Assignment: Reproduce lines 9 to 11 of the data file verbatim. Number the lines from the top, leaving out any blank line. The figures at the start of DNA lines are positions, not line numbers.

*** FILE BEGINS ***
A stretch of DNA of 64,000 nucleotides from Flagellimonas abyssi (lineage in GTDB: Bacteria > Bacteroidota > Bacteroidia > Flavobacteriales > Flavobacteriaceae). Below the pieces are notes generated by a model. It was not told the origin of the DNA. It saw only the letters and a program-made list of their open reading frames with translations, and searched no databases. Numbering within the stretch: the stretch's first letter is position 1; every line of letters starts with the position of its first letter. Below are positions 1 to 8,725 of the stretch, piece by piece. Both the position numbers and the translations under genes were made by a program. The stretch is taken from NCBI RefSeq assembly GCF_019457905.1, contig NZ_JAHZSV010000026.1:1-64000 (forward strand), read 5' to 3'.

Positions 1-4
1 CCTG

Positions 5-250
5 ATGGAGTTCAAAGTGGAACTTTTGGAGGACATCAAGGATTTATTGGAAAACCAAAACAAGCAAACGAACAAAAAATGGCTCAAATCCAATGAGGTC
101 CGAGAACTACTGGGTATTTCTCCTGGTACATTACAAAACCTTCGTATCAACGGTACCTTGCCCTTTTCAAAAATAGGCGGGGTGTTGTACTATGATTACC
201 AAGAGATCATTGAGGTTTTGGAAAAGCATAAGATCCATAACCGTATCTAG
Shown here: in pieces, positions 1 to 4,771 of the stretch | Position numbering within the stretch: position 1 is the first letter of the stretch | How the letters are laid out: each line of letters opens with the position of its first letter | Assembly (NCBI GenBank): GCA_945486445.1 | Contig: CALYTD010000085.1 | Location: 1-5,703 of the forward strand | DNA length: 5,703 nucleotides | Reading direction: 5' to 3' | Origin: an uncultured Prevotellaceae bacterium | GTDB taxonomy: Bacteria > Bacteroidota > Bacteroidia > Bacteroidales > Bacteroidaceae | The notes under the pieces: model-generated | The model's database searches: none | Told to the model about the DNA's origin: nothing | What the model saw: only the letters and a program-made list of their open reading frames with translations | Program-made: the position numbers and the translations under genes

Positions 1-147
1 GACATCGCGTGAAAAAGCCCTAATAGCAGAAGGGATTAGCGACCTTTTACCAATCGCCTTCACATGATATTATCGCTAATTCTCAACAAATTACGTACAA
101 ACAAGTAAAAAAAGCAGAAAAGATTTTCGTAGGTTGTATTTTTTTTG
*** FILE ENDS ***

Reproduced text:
Positions 1-147
1 GACATCGCGTGAAAAAGCCCTAATAGCAGAAGGGATTAGCGACCTTTTACCAATCGCCTTCACATGATATTATCGCTAATTCTCAACAAATTACGTACAA
101 ACAAGTAAAAAAAGCAGAAAAGATTTTCGTAGGTTGTATTTTTTTTG